Dolmabahce Palace - Besiktas
Where Dolmabahce Palace stands today was once a port that later turned into a swamp and then filled in the 17th century. The palace was ordered to be built by Sultan Abdulmecit, its architects were Garabet and Nigogos Balyan, and the construction started in 1843 and ended in 1856. The palace is known for its aesthetically pleasing details and it attracts tens of thousands of tourists each year.
With the completion of the construction, the former headquarters of the empire Topkapi Palace was abandoned (You can read our entry on Topkapi Palace here)
Once again taking pictures are not allowed inside the palace, so instead you can click here to view photos of the palace.
Dolmabahce houses world’s largest ballroom, and the crystal chandelier in this room weighs 4.5 tons. Radiators were added and electricity was connected to the Palace in 1910. The palace is famous for being the spot Sultan Vahdettin boarded the ship that took him away from the Ottoman Empire, and that it was where Mustafa Kemal Ataturk passed away. As Ataturk passed away at 09.05, the clocks in the palace permanently stay at this hour.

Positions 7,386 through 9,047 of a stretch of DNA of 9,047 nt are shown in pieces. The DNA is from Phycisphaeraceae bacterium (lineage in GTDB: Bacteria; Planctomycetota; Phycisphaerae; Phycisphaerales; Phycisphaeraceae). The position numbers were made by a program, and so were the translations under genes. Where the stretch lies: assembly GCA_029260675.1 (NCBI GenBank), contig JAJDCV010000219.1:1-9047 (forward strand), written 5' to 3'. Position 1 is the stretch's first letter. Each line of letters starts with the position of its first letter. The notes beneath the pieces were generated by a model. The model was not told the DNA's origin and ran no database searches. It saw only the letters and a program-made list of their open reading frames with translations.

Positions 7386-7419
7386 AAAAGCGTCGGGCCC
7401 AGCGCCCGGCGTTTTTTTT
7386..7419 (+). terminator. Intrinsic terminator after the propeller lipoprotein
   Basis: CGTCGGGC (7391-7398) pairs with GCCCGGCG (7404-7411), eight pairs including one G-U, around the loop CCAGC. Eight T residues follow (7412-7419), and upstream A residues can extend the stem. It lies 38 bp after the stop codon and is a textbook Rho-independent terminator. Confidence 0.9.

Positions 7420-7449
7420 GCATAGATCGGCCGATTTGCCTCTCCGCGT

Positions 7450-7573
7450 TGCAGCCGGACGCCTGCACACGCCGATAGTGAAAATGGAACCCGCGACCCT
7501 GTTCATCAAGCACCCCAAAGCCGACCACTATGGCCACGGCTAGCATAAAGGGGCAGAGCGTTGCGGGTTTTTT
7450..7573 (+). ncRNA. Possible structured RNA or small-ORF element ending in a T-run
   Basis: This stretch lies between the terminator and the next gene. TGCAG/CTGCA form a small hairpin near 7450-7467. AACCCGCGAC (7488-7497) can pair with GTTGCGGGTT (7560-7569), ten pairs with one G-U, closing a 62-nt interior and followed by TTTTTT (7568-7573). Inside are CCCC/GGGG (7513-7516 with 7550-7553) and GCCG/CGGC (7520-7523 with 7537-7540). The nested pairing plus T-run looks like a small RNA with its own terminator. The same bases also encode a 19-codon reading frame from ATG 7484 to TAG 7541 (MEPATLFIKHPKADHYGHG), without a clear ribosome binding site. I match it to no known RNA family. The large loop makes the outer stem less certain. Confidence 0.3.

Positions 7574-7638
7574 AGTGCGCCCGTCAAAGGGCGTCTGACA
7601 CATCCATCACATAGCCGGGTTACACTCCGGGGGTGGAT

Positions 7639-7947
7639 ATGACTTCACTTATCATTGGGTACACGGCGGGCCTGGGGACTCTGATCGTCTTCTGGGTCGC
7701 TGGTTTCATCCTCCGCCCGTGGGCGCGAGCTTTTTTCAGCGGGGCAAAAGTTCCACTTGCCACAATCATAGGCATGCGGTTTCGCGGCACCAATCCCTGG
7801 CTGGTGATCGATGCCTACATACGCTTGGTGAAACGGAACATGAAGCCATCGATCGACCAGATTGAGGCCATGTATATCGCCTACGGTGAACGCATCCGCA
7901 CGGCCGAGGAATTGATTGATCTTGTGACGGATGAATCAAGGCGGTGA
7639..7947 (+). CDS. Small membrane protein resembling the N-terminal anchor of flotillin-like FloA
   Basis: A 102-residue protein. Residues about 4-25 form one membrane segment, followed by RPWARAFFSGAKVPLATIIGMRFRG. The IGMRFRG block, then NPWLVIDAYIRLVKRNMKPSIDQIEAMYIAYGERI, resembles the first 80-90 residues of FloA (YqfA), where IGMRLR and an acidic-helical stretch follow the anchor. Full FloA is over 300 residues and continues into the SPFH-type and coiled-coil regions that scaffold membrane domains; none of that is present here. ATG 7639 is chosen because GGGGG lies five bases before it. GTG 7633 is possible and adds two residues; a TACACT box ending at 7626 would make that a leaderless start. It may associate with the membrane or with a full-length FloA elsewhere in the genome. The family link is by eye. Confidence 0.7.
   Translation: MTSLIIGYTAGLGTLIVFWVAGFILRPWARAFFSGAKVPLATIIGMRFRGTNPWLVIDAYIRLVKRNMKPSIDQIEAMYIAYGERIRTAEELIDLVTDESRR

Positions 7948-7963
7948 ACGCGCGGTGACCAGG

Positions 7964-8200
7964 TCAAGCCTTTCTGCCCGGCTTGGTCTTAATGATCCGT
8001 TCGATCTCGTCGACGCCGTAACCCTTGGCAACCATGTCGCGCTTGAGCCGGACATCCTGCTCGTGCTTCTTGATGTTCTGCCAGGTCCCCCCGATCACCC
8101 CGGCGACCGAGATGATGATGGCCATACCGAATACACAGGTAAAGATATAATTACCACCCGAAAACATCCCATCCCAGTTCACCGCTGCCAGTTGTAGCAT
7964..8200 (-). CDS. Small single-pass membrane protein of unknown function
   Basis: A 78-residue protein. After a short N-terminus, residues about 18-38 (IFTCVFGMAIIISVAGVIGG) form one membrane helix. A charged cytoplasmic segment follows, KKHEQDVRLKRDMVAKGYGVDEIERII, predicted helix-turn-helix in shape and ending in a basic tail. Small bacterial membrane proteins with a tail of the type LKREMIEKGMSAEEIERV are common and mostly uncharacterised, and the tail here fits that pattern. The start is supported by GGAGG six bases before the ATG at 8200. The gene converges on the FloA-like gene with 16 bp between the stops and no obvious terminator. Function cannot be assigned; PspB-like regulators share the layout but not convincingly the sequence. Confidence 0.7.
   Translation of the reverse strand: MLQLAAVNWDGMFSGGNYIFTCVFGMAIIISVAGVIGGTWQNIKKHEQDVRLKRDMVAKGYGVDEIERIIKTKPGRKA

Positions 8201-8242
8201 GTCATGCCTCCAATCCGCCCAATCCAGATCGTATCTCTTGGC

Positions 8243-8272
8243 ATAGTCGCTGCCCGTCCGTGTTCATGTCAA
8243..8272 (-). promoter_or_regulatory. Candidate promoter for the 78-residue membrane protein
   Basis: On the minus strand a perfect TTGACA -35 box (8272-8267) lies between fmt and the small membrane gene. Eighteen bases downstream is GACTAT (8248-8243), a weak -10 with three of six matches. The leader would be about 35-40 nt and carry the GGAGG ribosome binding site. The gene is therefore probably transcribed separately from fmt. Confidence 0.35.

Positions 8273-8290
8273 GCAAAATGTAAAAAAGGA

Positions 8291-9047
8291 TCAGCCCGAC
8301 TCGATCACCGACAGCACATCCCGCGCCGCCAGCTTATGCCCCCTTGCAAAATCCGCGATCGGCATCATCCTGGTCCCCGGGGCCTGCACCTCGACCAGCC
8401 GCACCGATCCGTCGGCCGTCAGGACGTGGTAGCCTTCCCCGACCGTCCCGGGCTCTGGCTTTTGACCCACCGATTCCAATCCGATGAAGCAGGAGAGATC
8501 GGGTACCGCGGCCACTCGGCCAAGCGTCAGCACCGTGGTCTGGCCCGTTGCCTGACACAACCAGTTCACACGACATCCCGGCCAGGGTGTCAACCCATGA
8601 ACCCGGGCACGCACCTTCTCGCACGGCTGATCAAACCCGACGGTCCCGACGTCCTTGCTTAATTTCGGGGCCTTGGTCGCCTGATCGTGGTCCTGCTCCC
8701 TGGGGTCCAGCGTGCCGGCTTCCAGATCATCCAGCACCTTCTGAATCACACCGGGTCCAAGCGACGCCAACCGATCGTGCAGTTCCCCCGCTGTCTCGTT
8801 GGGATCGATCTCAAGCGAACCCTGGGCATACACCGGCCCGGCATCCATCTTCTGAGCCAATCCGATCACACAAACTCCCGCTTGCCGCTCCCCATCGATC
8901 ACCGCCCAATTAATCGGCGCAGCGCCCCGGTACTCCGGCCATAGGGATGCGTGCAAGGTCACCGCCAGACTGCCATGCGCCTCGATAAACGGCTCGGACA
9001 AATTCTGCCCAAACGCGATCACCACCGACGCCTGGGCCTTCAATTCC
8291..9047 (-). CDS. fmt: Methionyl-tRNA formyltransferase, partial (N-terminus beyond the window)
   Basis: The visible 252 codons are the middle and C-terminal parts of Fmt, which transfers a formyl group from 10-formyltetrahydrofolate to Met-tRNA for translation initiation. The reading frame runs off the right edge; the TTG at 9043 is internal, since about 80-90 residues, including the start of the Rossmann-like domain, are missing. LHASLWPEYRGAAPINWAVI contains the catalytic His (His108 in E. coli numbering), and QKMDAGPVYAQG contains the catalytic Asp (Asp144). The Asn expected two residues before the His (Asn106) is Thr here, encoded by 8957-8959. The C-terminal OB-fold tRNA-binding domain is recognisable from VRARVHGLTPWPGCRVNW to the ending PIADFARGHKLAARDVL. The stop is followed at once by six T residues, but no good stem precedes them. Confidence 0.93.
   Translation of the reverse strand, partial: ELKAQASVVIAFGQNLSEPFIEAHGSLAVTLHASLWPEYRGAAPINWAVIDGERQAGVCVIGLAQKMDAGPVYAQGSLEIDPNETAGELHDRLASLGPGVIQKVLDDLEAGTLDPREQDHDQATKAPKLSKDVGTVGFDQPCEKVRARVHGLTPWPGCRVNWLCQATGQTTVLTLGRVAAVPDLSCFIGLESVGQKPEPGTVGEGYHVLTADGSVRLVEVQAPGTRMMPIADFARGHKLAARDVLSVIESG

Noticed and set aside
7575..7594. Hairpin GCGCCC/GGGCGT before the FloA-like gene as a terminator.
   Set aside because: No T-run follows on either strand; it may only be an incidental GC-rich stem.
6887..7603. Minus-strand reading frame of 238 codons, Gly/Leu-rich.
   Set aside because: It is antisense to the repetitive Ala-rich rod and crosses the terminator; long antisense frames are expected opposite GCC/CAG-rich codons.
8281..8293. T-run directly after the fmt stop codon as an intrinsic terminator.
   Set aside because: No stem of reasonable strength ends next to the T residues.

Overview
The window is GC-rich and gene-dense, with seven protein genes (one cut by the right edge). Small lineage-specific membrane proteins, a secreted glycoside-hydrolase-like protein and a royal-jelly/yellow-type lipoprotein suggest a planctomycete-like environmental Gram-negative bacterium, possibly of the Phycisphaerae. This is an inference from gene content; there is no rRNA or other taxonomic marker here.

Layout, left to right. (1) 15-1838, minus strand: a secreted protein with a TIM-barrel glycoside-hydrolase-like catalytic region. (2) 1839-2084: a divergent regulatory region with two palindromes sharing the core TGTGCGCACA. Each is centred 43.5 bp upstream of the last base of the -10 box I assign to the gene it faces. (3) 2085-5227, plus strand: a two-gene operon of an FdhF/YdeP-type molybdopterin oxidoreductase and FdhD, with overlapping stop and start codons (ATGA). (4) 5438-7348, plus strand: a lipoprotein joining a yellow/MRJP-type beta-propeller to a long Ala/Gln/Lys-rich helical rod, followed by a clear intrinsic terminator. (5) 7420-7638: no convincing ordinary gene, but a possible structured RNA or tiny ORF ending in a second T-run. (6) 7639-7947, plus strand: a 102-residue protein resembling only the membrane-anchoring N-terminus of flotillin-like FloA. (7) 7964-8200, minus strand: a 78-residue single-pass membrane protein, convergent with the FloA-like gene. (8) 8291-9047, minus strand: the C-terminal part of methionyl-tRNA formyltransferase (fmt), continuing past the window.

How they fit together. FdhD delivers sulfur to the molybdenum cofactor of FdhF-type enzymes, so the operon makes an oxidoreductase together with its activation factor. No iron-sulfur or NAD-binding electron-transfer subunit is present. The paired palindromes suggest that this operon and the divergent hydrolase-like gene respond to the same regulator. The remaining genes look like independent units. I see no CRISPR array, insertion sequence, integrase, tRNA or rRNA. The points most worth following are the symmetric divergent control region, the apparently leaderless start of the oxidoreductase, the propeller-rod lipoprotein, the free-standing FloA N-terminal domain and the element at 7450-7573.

Another important landmark, Dolmabahce Clock Tower stands in between Dolmabahce Palace and Bezmi Alem Valide Sultan Mosque. Ordered to be built by Sultan Abdulhamit II, this clock is the most famous clock tower in the city.
To get to Dolmabahce Palace, just head towards Kabatas from Besiktas and the palace will be on your left.
Take care of yourselves,
Tracer of Istanbul